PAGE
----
Speaking of Raw images, they are affected by camera exposure settings, but raw file data is Not affected by those actual camera tonal adjustments mentioned just above (nor does raw have gamma yet either). But we don't/can't see raw data or raw images (Raw data is NOT RGB format, so we cannot show it). So raw files also embed a JPG image which is the preview shown on the camera rear LCD, and which is the source of the histogram that we see, which that embedded JPG DOES correspond to the current camera settings and gamma. But the camera tonal settings do Not affect the raw data, and this JPG histogram might not necessarily match the way you adjust the raw image later. Shooting Raw is desirable (offers a lot), but it IS more a philosophy and not just a setting.
128 may be the linear midpoint of 0..255 Raw data, but the RGB data we see is gamma-encoded, which shifts the linear 128 up to about 187 (73%, or about 3/4 scale) on the gamma-encoded histogram that we see. It won't be exactly 73%, because the camera is busy also doing White Balance and other of your adjustments. But one stop won't be 50%, instead more in the ballpark of 3/4 scale. The gamma calculator on next page will do this too. So in that gamma-encoded histogram we see, it is a mistake to call 128 the midpoint. This concept is sort of big, and it obviously exists, just look. It doesn't actually affect our pictures, because it will be decoded back to linear before our eyes see it — but it obviously affects the numbers in "storage", in the encoded histogram data.
18% gray cards seem a common confusion relating to gamma. It was known (halftone printing, 1880s) that the eye and brain perceives 18% reflectance as about middle gray. The first 18% gray cards were to help printers regulate their ink flow. Then later, film became popular, and then light meters, and today, the cards do still have exposure uses with our meters. But histograms are a digital concept.
Yes, Ansel Adams did popularize the 18% gray card as being middle gray at his Zone V back in the 1930s. The card was available then, and it was B&W then, and he was not using digital, histograms, or gamma-encoded data. His "middle" was whatever the card was (he understood it was 18%, and was only 50% in his mind's eye). My guess is that he had likely never seen a histogram back then. His reference was how the analog tones printed on paper.
The funny thing is that today some people recalibrate their light meter to make a gray card come out at histogram 128 (calling it "midpoint"). They heard 18% reflectance appears as middle gray, and they heard 128 was the midpoint of the histogram, so naturally, middle must mean middle. They assume there is some magic so that the gray card ought come out at middle.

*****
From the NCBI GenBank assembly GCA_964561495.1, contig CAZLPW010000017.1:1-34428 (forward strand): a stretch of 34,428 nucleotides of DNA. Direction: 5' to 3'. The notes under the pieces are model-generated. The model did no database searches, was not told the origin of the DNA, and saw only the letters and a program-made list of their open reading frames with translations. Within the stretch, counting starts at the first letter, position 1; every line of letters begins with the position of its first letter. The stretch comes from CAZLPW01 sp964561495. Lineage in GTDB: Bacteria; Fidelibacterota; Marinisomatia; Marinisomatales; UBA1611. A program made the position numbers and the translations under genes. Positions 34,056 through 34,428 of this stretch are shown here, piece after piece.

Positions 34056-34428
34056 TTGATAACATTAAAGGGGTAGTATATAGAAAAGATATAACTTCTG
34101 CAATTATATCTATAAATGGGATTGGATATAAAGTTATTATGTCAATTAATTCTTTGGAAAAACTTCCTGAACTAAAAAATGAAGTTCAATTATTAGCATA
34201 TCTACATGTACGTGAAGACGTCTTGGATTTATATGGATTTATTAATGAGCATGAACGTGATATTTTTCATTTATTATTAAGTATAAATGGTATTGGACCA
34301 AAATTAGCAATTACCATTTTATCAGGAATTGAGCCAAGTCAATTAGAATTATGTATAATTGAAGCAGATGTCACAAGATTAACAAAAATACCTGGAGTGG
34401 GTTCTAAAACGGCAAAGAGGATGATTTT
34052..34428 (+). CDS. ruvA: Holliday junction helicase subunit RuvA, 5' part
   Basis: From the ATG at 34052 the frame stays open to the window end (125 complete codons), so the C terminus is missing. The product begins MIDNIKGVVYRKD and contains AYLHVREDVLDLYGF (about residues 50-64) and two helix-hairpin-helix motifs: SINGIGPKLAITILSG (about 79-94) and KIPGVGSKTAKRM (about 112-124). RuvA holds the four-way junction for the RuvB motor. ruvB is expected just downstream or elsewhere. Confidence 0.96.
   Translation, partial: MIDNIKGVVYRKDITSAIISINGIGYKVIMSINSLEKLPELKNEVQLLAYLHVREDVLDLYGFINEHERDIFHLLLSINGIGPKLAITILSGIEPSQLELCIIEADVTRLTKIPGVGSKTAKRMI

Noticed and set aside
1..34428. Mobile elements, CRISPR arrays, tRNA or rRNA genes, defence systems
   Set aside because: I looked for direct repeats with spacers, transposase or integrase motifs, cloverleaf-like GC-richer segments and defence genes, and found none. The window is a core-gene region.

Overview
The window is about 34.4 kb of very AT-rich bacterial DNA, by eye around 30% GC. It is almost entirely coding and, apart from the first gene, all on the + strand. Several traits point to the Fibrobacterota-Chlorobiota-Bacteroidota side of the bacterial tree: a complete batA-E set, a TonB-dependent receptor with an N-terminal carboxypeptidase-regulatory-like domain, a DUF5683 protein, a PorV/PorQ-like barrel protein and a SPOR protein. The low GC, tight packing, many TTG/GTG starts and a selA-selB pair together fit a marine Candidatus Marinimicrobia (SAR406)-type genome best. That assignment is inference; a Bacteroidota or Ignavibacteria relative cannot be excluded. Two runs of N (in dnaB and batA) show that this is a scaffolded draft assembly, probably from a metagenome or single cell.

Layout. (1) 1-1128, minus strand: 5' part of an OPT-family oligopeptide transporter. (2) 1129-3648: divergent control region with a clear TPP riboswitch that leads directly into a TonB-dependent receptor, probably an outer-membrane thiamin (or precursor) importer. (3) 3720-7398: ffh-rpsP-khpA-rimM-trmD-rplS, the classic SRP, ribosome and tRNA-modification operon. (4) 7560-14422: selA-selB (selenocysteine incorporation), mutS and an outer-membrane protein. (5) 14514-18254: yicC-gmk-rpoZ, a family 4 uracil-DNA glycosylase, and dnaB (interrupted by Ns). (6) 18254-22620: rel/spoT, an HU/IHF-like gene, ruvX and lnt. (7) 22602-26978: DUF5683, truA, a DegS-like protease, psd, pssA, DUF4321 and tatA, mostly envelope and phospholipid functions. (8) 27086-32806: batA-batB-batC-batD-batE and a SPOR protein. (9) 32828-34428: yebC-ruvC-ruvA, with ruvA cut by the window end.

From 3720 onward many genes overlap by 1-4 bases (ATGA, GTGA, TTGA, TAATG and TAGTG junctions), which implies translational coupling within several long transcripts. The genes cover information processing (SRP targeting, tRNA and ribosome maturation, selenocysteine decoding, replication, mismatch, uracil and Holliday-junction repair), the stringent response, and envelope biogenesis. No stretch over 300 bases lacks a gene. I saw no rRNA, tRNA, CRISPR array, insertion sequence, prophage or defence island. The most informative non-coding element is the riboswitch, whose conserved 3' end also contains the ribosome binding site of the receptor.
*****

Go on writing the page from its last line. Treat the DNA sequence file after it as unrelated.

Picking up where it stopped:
However, it doesn't, 18% is not the middle of anything digital. 18% is simply not 50%. 18% is 18% in (linear) digital. Hopefully, we reproduce it as still 18%, so the eye will see 18%, and will think it looks middle gray. We do assume proper exposure will make 18% reflectance come out as value 46 (18% of 255, linear, assuming grayscale instead of color.) However, when this data becomes gamma encoded in our histogram, gamma 2.2 makes 46 be value 117, or about 46% (gamma 2.5 could reach 128, or if it were a 21.8% card, gamma 2.2 would compute at 128. Except that now, this midpoint in gamma 2.2 is near 187, about 3/4 scale.)
So anyway, they shoot the card in a picture, and then examine the histogram result, and gamma at 46% does make it coincidentally close to 50% (0.29 stop difference), and they say "Oh yeah, I've heard about that, and it probably ought to be middle".
Another problem is if directly metering a card with a reflected meter, it does not matter if they meter a 18% card, or a white card, or a black card... the reflected meter adjusts exposure to try to make them all come out about the same, near middle (an example is shown at what reflected meters do, and it is the reason for incident meters, which don't). The exposures of each card will vary to do that, but the histogram result, not so much. All three cards should come out middle gray, but that calibrated reference is what the camera meter does, not what the card is.